“Years of experience and reflection have made me a determined pacifist working for humanity.”

As a fifteen-year-old in 1945, I was shocked by the bombings. I had, as the daughter of a First World War artillery officer, enthusiastically supported the fight against Hitler. But with all the adults cheering at the end of the war with Japan, I felt isolated. On top of the events at Dresden and Hamburg, Hiroshima and Nagasaki turned me against war.

After university, I became a very busy mother of four. I began protesting nuclear arms when Canada had cruise missiles in the early 1980s, initiating debate in the Anglican Church of Canada (ACC) at the diocesan and general synod levels. In 1983, I persuaded the latter to take the stand that nuclear weapons are against the will of God and the mind of Christ. Elected a member of GS consistently from 1983 to 2007 (ten times!), I persuaded the Church to take numerous anti-nuke stands, including to join the ICAN (International Campaign to Abolish Nuclear Weapons) in June 2007, soon after it was founded. My concern about nuclear weapons led me to join the Toronto Volgograd initiative, a citizen-exchange venture, and to go to Russia and stay with like-minded citizens in 1984, 1991, and 1993. We succeeded in building mutual trust and establishing a sister-city agreement between the two cities.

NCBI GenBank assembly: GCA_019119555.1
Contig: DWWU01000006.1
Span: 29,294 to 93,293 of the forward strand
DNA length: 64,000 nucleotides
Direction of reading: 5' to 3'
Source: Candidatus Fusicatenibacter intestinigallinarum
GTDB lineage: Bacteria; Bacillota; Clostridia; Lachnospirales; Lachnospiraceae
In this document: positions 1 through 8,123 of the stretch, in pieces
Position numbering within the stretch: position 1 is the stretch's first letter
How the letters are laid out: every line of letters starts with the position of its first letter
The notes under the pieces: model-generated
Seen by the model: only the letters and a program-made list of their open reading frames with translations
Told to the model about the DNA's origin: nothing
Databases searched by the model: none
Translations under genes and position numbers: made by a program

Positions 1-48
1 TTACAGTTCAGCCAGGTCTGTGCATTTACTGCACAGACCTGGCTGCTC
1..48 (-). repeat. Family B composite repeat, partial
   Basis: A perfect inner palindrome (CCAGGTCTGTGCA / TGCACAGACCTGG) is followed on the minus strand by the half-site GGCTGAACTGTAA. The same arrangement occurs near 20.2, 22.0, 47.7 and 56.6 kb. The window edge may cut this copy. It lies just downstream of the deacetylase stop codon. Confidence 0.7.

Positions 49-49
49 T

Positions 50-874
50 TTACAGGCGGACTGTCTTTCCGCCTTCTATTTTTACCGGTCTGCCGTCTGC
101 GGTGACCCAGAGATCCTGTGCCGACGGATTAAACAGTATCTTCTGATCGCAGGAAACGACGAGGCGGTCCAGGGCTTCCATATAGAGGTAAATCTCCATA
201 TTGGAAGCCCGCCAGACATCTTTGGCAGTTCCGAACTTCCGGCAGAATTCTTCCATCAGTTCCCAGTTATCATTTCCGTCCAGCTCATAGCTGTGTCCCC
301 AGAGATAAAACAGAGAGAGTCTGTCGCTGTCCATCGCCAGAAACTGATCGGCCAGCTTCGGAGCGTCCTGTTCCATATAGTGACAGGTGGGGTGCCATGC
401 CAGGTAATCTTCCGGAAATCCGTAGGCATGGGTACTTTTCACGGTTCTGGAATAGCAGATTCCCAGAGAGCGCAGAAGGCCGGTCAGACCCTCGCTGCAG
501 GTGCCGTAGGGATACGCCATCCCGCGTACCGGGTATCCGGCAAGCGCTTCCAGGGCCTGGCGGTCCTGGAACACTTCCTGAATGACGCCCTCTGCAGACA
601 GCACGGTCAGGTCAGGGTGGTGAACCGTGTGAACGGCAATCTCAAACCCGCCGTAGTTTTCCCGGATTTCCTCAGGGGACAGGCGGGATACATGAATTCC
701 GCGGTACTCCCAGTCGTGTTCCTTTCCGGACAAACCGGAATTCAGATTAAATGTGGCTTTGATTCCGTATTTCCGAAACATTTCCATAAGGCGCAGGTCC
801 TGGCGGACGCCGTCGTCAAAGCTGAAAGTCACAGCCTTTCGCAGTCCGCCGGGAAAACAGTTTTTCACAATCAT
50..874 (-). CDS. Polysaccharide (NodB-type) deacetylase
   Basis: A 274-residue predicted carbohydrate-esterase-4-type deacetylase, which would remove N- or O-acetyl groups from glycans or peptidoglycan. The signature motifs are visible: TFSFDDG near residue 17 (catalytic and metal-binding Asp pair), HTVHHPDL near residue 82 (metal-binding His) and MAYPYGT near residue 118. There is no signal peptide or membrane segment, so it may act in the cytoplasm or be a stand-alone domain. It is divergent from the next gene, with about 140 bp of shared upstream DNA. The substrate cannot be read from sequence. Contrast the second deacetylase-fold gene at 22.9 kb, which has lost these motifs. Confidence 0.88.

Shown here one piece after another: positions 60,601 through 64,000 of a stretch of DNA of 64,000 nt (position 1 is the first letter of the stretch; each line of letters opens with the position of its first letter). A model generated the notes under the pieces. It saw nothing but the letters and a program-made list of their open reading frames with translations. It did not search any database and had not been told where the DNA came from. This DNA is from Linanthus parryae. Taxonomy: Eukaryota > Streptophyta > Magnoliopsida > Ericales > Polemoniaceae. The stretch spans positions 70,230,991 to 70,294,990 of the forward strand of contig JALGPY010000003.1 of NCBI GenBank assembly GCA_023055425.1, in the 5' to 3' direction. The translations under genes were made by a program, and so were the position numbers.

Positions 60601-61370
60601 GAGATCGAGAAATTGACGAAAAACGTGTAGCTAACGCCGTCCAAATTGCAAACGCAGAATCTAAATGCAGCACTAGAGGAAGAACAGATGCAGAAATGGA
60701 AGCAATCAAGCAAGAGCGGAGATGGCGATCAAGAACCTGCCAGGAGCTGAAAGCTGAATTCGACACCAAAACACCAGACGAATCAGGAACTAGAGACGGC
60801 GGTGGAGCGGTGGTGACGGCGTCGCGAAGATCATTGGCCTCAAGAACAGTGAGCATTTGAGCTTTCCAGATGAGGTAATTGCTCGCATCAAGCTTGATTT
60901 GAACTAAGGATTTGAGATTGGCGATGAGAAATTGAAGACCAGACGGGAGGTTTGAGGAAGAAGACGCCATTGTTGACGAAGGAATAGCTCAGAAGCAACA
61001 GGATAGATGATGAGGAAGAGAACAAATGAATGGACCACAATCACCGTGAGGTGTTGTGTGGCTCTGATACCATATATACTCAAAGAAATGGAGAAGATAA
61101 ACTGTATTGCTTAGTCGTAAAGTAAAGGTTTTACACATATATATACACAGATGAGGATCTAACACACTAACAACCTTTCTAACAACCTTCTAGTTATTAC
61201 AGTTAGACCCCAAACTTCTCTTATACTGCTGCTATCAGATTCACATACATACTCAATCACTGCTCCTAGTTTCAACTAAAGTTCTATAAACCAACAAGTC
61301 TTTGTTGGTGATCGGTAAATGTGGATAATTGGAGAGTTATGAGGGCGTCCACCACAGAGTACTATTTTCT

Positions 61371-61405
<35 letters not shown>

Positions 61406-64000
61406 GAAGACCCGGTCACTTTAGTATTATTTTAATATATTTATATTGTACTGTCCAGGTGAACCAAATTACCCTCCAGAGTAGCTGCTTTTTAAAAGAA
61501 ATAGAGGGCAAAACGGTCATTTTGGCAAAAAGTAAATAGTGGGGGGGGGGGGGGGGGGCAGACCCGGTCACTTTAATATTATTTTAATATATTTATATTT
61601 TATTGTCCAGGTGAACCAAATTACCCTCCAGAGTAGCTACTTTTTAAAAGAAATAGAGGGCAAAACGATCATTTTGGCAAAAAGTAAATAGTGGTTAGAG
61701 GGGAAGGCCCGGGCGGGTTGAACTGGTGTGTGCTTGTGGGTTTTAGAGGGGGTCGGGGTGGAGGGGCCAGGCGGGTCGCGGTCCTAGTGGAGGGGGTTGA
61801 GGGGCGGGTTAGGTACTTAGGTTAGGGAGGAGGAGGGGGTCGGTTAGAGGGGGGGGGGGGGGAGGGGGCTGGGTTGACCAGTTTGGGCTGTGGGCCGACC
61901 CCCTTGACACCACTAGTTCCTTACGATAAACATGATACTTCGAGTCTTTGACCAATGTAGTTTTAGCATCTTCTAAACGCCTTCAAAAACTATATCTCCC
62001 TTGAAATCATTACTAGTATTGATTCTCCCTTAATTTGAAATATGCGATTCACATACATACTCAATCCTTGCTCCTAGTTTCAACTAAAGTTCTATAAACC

At the persuasion of Setsuko Thurlow, I attended the August 2001 World Conference against A & H Bombs held in Hiroshima and Nagasaki, and I went back again in 2005. Meeting Hibakusha, seeing the museums of the bombings, and being present at their ceremonies on August 6 and August 9 left me with an indelible impression of the barbarity of the nuclear bombings. I felt a firm resolve: never again will such inhumanity prevail.

Years of experience and reflection have made me a determined pacifist working for humanity. I have done so as an ACC board and executive member of Project Ploughshares; a board and executive member of Science for Peace (SfP); a member representing SfP on the Canadian Network to Abolish Nuclear Weapons; and a board and executive member of VANA (Veterans Against Nuclear Weapons); a member of the Canadian Pugwash Group executive; and now a member of the SfP Nuclear Weapons Working Group and of the Hiroshima Nagasaki Day Coalition (representing SfP).

—Phyllis Manning Creighton

Phyllis Manning Creighton: born February 8, 1930, in Toronto; MA (history), University of Toronto; widow of Philip Creighton, FCA; mother of four; grandmother of six; high school history teacher from 1953 to 1955; researcher and translations editor, Dictionary of Canadian Biography/Dictionnaire Biographique du Canada (www.biographi.ca) from 1967 to 2017. Toronto Dollar Peace Award; Muriel Duckworh Peace Award (Canadian Voice of Women for Peace); Bishop Strachan School Distinguished Old Girl Award, 2013; Order of Ontario, 2013.